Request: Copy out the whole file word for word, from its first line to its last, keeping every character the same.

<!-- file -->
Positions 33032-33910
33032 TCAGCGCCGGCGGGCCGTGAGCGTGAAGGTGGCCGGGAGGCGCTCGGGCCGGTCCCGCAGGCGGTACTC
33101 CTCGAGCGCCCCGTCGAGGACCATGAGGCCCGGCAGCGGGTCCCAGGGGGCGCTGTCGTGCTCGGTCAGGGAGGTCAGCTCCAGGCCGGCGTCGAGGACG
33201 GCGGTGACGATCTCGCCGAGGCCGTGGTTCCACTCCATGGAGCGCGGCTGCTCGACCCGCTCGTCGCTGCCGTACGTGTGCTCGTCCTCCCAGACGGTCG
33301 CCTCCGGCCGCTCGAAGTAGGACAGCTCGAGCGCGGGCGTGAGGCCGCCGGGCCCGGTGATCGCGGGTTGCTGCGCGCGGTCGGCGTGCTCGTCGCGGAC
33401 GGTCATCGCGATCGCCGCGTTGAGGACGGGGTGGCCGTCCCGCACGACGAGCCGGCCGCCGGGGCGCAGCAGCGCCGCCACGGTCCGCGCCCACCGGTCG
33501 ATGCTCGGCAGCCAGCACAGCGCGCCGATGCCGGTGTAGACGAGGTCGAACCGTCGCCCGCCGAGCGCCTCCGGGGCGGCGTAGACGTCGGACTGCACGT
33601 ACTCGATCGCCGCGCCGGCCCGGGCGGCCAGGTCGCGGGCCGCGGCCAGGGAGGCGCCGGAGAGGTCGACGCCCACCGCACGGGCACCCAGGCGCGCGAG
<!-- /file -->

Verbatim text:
Positions 33032-33910
33032 TCAGCGCCGGCGGGCCGTGAGCGTGAAGGTGGCCGGGAGGCGCTCGGGCCGGTCCCGCAGGCGGTACTC
33101 CTCGAGCGCCCCGTCGAGGACCATGAGGCCCGGCAGCGGGTCCCAGGGGGCGCTGTCGTGCTCGGTCAGGGAGGTCAGCTCCAGGCCGGCGTCGAGGACG
33201 GCGGTGACGATCTCGCCGAGGCCGTGGTTCCACTCCATGGAGCGCGGCTGCTCGACCCGCTCGTCGCTGCCGTACGTGTGCTCGTCCTCCCAGACGGTCG
33301 CCTCCGGCCGCTCGAAGTAGGACAGCTCGAGCGCGGGCGTGAGGCCGCCGGGCCCGGTGATCGCGGGTTGCTGCGCGCGGTCGGCGTGCTCGTCGCGGAC
33401 GGTCATCGCGATCGCCGCGTTGAGGACGGGGTGGCCGTCCCGCACGACGAGCCGGCCGCCGGGGCGCAGCAGCGCCGCCACGGTCCGCGCCCACCGGTCG
33501 ATGCTCGGCAGCCAGCACAGCGCGCCGATGCCGGTGTAGACGAGGTCGAACCGTCGCCCGCCGAGCGCCTCCGGGGCGGCGTAGACGTCGGACTGCACGT
33601 ACTCGATCGCCGCGCCGGCCCGGGCGGCCAGGTCGCGGGCCGCGGCCAGGGAGGCGCCGGAGAGGTCGACGCCCACCGCACGGGCACCCAGGCGCGCGAG